The mantra for my mothering style is this: don’t be an asshole. A solid rule for the kid, but also for me. Wouldn’t it be rad if all parents just agreed that the way we’re doing things isn’t necessarily right, but it’s the option we’re choosing so we can survive?

Whether it’s breastfeeding, leashes, TV or the lack thereof, nutrition, sleeping and diapers – we just have to trust our guts, do what works safely for our kids and if our neighbour chooses to take a different approach, well, shrug, high-five over a bathtub of wine and carry on. Perfect. I can stop feeling defensive about everything and finally get Stella’s septum pierced. (KIDDING, MOM. WAKE UP.)

(The Confession)
For real though, feeling defensive and in turn guilty about your parenting decisions is the silent crippling disease that eats at the soul of every Mom. In a small step towards exorcising those piranha nibbles of doubt and loathing in my head, here’s my deal. Currently, every member of my family has an iPad. Except one person. If you guessed the three-year-old was the one lacking in technological toys, you would be wrong. The person whose bum I still wipe has an iPad and I do not. I know. I KNOW. Are we…ok? Can we still be friends?

(Where I Try to Justify It)
First off, this sweet child of mine has NO peer competition. She is the only one. The chosen one. She is a princess who walks on portable red carpets and eats only name brand jelly beans because she may not know how to spell whipped, but she has her Aunts and Uncles and Grandmothers so terrifyingly at her beck and call and whim she is essentially the Anna Wintour of toddlers. The upside is that her gratitude is so true and large and perfect. When she’s happy the world is sound and right and when YOU have made her happy it kind of makes you feel like you’re maybe 15% immortal. It’s a sweet sweet poison and she doles it out generously, especially when her Uncle who works at Apple buys her an iPad. How could I possibly intervene?

(In Defense of the iPad {and Me})
Do you like peaceful public transportation jaunts? Me too. I take the skytrain twice a week with the kid. Ensuring she has something to entertain herself with when I need to move her from point A to point B keeps her mouth shut. I give her this vessel of distraction partially for YOU. I don’t want your eyes to roll out the back of your head when she spins off into a bored tantrum. I don’t want you to have to turn your headphones up as I try to gently ply what is wrong out of essentially a howling bobcat, because you’ll see me struggling with the urge to just pull a Dexter-like syringe from my bag and let her sleep off the trip/next few days.

(Where I get Judgy)
I’m not allowed to do that, so the iPad is my answer. She learns shit. She doesn’t point out that “Moooom, that is not a man, that is a lady!” She doesn’t stare at someone’s fake leg, lady moustache, facial mole etc. And more importantly doesn’t ask me about it loudly, because I would then have to pull the emergency brake on the skytrain and jump off because I wouldn’t know what else to do there. I really really wouldn’t. So, oooooh, let’s see what Elmo has to say about your teeth, ok? WHAT? A teletubby has dirty knees – let’s hope it takes 12 minutes to solve this crime! By that time, the green Mom wrapped in linen and chives, breastfeeding her child while knitting bunting and doing core exercises will have left the train and I can give you a cookie. (Reverse judging! Sorry!)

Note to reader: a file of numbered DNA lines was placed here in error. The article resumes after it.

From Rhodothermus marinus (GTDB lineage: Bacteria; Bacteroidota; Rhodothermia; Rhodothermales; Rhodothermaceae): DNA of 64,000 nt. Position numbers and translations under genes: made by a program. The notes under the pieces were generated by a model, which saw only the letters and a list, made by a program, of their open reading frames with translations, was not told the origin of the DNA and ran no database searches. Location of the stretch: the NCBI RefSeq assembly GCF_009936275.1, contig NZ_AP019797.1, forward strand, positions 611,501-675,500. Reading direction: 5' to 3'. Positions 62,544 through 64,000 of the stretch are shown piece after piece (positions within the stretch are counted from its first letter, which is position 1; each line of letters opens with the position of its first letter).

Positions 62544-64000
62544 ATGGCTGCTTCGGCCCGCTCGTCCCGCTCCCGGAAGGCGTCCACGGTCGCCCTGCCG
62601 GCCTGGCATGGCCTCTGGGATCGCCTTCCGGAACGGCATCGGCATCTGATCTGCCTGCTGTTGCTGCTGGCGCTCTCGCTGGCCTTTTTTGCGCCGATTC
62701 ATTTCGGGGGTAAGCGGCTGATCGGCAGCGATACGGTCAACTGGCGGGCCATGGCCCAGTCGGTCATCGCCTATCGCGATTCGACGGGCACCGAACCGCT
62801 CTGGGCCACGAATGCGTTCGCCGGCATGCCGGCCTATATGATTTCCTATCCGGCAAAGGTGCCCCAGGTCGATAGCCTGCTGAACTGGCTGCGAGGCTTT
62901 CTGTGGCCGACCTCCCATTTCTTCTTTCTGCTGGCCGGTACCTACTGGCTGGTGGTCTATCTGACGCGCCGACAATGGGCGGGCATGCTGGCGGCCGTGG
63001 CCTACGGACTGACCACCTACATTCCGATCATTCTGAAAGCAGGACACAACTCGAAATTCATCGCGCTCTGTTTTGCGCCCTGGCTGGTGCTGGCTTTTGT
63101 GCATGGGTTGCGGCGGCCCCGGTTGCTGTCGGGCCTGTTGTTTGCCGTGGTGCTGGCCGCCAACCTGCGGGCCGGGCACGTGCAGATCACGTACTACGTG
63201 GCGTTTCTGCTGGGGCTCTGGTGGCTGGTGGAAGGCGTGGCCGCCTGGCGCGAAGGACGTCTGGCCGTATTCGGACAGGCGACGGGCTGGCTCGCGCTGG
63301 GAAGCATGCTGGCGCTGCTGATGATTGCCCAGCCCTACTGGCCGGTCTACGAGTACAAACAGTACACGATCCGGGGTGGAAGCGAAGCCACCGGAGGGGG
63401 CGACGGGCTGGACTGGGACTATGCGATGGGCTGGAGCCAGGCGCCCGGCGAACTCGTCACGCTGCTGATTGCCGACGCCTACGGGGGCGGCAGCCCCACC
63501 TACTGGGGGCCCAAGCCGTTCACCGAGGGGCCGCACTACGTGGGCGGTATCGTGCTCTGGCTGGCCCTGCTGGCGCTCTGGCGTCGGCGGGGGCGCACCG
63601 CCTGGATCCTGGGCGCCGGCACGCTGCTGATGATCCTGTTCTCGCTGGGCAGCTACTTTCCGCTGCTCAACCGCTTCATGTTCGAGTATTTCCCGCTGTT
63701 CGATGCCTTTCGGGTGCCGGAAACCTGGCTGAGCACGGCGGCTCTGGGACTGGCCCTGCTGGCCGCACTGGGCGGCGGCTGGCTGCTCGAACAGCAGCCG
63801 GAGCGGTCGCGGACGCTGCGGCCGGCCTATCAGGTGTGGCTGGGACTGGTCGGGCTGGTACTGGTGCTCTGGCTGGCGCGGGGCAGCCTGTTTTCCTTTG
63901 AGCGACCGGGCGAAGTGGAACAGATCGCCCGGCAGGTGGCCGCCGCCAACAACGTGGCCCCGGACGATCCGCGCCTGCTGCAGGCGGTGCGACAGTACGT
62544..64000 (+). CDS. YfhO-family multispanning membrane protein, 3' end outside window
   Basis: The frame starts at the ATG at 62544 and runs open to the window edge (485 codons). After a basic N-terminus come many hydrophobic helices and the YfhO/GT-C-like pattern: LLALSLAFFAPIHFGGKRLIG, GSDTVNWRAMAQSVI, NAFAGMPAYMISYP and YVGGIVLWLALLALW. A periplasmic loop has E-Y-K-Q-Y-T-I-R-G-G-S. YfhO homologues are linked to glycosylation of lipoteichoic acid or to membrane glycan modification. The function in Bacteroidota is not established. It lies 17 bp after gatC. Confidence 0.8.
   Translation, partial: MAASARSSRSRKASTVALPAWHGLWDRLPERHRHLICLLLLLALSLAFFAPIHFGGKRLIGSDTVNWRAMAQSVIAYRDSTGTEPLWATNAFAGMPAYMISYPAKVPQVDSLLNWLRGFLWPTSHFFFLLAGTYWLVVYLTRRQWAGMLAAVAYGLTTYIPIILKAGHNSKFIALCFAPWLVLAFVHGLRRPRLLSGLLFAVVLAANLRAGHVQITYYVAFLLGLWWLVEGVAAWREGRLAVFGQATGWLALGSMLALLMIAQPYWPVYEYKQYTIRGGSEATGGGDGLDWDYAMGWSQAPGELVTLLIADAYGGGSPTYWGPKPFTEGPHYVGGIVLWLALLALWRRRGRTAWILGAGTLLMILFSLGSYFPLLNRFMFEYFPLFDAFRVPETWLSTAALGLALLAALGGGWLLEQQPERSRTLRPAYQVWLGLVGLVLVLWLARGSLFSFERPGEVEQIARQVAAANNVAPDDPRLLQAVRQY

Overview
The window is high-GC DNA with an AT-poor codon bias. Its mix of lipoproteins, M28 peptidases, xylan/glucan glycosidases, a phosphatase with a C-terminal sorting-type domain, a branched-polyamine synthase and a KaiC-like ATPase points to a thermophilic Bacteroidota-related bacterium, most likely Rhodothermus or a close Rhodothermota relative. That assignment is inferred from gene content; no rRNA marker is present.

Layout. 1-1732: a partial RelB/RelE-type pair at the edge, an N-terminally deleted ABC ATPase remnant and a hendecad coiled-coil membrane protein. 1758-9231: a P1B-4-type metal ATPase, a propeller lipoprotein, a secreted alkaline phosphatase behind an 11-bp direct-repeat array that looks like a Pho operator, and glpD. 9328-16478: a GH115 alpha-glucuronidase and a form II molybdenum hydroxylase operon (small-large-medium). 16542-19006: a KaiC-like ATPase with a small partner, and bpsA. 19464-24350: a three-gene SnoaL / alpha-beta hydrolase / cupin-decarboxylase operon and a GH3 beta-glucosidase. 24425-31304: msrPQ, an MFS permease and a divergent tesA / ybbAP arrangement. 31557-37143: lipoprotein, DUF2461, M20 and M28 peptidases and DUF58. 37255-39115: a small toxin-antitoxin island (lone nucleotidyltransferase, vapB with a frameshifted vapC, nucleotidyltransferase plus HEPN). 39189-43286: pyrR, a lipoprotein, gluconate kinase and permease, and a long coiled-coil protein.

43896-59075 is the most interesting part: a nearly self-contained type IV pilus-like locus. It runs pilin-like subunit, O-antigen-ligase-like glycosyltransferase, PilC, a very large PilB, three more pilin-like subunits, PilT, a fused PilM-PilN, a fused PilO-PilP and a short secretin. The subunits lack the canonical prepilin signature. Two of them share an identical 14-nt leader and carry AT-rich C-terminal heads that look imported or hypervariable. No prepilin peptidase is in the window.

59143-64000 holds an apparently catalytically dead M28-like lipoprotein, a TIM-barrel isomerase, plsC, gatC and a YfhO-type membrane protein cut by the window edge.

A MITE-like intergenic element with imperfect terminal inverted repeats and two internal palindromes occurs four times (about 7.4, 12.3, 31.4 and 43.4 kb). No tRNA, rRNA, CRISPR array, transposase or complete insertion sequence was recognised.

(The Thrilling Conclusion)
YouTube may be my co-pilot in parenting and I’m not necessarily proud of that, but after a long day of jumping, running, exploring, painting, eating, singing, dancing, kicking and questioning every aspect of life twice, it’s ok to slow it down on the couch with a blankie and her iPad. I get to cook dinner uninterrupted; she gets a warm light that glows off her face, Japanese cartoons and the wild wonder that is old Pee Wee’s Playhouse episodes. Yeah, I’m iOk with that.

(This post originally appeared on


Brooke Takhar is a Vancouver-based mama to one goon and busy body to all. She loves the Internet, glittery nail polish, over-sharing and teaching her kid outdated dance moves. If you really love her, you'll fight in public.


  1. I totally get this. I’ll confess, I was one of those judgy moms pre-kid who swore up and down that my kids wouldn’t need electronic babysitters to survive a trip to the store (or a trip to anywhere.) I was so wrong. Those tablets have saved my ass and my sanity a time or two. People can judge if they want.
    This was good – bravo.

  2. If you give the kid an iPad, a snack AND a drink, you never know what you can accomplish!!!

  3. All 3 of my kids have iPads…fabulous inventions and love the peace they bring to road trips or complete breakdowns. Great blog and couldn’t agree more…we all do what we need to do to survive these years. Each individual mom has to figure that out for themselves.

  4. I totally agree that if less parents were judgmental assholes, the world would be a better place. And you nailed it…the same people who snort in derision at toddlers with Ipads are the first and loudest to bitch if the child acts up.

    My child has use of my Ipad, and I’ve been known to use the TV as a babysitter. I personally think it’s not the device that’s the problem, but what they’re watching or doing. I taught myself to read pre-K from watching Sesame Street as a kid, and mine all are very verbal and informed, because 75% of what they watch is educational. My five year old knows more geometry than I do.

  5. I was super judgy and against it, until I got a kid. And an iPad. My two-year-old son has asthma and we have to do the nebulizer at least once a day for 6 INCREDIBLY long minutes, and when his asthma is really bad or when he’s sick (which is always) then it’s two 12-minute sessions. Well, hello there iPad! Thank you for jumping in and saving the day.

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